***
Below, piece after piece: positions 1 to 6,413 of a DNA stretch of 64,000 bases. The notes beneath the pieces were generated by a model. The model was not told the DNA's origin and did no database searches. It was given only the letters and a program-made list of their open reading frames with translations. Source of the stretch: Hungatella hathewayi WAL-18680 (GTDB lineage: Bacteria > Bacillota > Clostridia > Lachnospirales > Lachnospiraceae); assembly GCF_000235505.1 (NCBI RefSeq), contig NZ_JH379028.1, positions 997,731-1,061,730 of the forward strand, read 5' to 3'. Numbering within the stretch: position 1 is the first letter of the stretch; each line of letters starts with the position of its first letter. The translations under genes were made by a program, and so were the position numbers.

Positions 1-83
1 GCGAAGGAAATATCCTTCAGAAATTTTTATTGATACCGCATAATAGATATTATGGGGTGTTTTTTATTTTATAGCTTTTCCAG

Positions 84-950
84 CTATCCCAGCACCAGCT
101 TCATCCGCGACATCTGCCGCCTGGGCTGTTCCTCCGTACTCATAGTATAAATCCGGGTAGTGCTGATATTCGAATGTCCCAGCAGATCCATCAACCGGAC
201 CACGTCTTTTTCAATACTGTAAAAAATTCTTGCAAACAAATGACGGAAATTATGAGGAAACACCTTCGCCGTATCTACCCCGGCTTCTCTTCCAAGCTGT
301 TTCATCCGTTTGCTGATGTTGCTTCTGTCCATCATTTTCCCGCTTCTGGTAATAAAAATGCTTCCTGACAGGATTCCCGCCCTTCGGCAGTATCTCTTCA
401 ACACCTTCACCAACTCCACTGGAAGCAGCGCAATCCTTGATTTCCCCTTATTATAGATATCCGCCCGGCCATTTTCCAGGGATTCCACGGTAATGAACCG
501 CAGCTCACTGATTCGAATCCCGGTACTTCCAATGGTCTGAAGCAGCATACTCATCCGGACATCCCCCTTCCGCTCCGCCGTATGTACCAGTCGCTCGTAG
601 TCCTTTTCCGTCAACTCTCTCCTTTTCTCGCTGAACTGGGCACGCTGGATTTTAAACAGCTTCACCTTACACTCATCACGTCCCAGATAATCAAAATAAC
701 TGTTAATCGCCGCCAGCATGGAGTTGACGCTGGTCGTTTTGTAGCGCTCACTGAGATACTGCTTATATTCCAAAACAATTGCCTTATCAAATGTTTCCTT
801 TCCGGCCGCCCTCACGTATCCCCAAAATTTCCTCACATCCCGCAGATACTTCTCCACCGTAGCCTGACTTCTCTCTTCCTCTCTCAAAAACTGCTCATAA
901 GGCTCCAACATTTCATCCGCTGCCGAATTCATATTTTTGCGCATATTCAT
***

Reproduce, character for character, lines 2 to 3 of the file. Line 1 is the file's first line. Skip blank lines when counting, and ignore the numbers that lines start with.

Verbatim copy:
Positions 1-83
1 GCGAAGGAAATATCCTTCAGAAATTTTTATTGATACCGCATAATAGATATTATGGGGTGTTTTTTATTTTATAGCTTTTCCAG